El análisis de géneros textuales con fines forenses: nuevas aplicaciones de la pragmática en la sociedad

Contenido principal del artículo

Roser Giménez García
Garazi Jiménez Aragón
Sheila Queralt


Este artículo recoge estudios innovadores recientes que comparten el análisis de géneros textuales a partir de secuencias retóricas (Swales, 1990), y evalúa su potencial de aplicación al ámbito forense. Los resultados muestran que la aplicación de teorías pragmáticas a tipologías textuales forenses como chats abusivos (Chiang y Grant, 2017), sentencias judiciales (Le, King-kui y Ying-Long, 2008) o cartas de indulgencia (Mason, 2011) puede mejorar significativamente el conocimiento sobre dichos textos mediante nuevas perspectivas. En particular, el estudio de secuencias retóricas permite determinar la estructura esperable en un género textual y mejorar técnicas de investigación forense como la ocultación de identidad o metodologías de determinación de la falsedad de una nota de suicidio o de la naturaleza ideológica de un discurso. Este estudio pretende ser un primer paso para adaptar este tipo de investigaciones al contexto español y contribuir a la mejora de la administración de la justicia en España.
Palabras clave
Pragmática, análisis del discurso, Lingüística Forense, secuencias retóricas, géneros textuales

Detalles del artículo

Cómo citar
Giménez García, R., Jiménez Aragón, G., & Queralt, S. (2019). El análisis de géneros textuales con fines forenses: nuevas aplicaciones de la pragmática en la sociedad. Pragmalingüística, (27), 54-70. Recuperado a partir de https://revistas.uca.es/index.php/pragma/article/view/4593


ABAALKHAIL, A. (2015). Rhetorical Moves in an Occluded Genre: A Qualitative Analysis of Suicide Notes. [Tesis de máster]. Carleton University.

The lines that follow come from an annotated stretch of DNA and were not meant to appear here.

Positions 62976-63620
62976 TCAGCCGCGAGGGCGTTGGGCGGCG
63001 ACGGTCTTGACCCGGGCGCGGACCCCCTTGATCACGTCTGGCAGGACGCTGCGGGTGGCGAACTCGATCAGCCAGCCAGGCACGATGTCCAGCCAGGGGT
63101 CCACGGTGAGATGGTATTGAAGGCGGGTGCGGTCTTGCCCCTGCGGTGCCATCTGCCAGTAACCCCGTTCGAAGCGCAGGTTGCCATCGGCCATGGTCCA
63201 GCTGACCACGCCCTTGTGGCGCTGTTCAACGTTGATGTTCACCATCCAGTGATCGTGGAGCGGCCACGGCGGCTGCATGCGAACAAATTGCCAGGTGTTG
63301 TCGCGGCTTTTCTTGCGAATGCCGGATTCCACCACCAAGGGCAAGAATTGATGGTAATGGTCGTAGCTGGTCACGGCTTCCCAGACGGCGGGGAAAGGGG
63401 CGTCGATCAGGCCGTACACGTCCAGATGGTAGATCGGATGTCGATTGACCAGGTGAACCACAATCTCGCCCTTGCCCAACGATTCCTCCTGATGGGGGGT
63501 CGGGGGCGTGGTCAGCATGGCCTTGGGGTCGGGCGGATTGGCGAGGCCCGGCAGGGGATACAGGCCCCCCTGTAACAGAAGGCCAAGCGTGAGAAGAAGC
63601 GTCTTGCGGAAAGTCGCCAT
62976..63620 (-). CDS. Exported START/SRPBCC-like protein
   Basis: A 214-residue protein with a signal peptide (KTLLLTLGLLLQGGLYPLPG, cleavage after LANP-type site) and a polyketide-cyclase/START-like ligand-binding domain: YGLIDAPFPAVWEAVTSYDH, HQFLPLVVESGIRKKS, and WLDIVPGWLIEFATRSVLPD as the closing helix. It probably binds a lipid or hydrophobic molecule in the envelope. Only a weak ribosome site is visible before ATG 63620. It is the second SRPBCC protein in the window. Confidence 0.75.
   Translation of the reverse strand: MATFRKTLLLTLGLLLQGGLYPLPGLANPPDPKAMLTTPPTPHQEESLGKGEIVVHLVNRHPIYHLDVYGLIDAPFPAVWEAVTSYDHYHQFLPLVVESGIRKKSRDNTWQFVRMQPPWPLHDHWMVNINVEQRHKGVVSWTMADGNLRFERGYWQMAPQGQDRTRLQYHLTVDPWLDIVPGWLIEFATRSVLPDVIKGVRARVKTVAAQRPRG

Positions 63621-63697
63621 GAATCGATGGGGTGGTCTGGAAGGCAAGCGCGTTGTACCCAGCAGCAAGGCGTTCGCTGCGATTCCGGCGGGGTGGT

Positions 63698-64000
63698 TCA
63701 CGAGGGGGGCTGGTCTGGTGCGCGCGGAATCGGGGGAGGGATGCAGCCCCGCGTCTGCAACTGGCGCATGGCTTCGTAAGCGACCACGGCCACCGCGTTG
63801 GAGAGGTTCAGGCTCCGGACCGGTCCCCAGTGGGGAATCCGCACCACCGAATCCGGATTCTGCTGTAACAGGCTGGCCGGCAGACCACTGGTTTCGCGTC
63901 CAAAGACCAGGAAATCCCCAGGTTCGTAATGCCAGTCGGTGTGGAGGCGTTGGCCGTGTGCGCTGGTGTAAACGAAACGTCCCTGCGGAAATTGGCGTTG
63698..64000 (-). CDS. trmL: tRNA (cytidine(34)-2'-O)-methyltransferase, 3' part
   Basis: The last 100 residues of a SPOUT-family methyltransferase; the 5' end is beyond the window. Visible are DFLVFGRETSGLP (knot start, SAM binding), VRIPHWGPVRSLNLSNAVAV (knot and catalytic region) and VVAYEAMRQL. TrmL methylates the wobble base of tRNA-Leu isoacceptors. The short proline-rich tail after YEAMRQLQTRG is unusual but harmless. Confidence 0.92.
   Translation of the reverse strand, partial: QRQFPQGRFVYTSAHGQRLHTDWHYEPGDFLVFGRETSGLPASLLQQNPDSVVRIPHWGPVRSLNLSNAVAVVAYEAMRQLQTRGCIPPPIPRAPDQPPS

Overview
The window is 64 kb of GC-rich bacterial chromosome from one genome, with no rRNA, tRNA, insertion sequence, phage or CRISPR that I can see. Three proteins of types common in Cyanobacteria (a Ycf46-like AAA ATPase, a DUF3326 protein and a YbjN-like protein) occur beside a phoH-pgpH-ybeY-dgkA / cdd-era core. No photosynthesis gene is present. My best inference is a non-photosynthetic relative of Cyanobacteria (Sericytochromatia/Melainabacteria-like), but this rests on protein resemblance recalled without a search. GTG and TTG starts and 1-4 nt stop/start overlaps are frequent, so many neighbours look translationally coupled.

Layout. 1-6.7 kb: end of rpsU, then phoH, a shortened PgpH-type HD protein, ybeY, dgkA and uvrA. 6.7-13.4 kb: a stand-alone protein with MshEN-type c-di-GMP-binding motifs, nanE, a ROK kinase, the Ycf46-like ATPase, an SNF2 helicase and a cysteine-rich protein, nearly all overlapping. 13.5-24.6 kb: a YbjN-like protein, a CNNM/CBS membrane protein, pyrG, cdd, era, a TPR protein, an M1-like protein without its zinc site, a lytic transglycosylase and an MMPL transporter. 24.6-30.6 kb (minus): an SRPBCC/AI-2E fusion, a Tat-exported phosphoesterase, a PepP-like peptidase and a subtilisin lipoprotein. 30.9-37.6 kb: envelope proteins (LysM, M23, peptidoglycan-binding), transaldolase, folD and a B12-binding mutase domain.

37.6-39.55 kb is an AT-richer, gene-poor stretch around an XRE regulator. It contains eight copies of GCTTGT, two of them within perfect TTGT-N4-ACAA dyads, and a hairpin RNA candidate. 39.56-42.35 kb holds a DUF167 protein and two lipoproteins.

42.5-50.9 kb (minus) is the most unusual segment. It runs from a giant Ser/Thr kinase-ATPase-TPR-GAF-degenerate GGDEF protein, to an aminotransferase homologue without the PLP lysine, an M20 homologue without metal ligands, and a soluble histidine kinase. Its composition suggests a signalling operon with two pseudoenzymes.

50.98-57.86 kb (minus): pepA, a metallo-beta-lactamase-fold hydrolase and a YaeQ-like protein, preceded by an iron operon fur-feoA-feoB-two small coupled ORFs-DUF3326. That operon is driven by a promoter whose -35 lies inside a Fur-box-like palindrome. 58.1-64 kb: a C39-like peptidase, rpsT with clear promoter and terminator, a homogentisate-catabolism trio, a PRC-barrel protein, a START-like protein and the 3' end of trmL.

ABELEN, E., et al. (1993). “The rhetorical structure of US-American and Dutch fund-raising letters”, Text, 13(3), pp. 323-350.

ARUNDALE, R. B. (2006). “Face as relational and interactional: A communication framework for research in face, facework, and politeness”, Journal of Politeness Research, 2, pp. 193-216.

ASKEHAVE, I. y SWALES, J. M. (2001). “Genre Identification and Communicative Purpose: A Problem and A Possible Solution”, Applied Linguistics, 22(2), pp. 195-212.

BARGIELA-CHIAPPINI, F., y HARRIS, S. J. (1996). “Requests and status in business correspondence”, Journal of Pragmatics, 28, pp. 635-62.

BHATIA, V. K. (1993). Analysing genre: Language use in professional settings. Essex: Pearson Education.

BIBER, D., et al. (2007). Discourse on the Move: Using Corpus Analysis to Describe Discourse Structure. Amsterdam, Philadelphia: John Benjamins Publishing Company.

BLACK, P. J., et al. (2015). “A linguistic analysis of grooming strategies of online child sex offenders: Implications for our understanding of predatory sexual behaviour in an increasingly computer-mediated world”, Child Abuse and Neglect, 44, pp. 140-149.

BROWN, G. y YULE, G. (1983). Discourse analysis. Cambridge: Cambridge University Press.

BROWN, P. y LEVINSON, S. (1987). Politeness: Some Universals in Language Usage. Cambridge: Cambridge University Press.

BUNTON, D. (2005). “The structure of PhD conclusion chapters”, Journal of English for Academic Purposes, 4(3), pp. 207-224.

CARMODY, E. (2017). “Move maps: A move analysis of chatroom grooming interactions” [Abstract]. The First Annual Centre for Forensic Linguistics (CFL) Symposium Cybercrime: Language and Identities Online. Publicación electrónica: http://docplayer.net/23785380-The-first-annual-centre-for-forensic-linguistics-cfl-symposium-cybercrime-language-and-identities-online-programme.html (fecha de consulta 12/01/2018)

CHAKORN, O. (2006). “Persuasive and politeness strategies in cross-cultural letters of request in the Thai business context”, Journal of Asian Pacific Communication, 16(1), pp. 106-146.

CHIANG, E. y GRANT, T. (2017). “Online grooming: moves and strategies”, Language and Law / Linguagem e Direito, 4(1), pp. 103-141.

CONNOR, U. y UPTON, T. A. (2003). “Linguistic dimensions of direct mail letters”, Meyer, C. y Leistyna, P. (eds.): Corpus analysis: Language structure and language use. Amsterdam: Rodopi, pp. 71-87.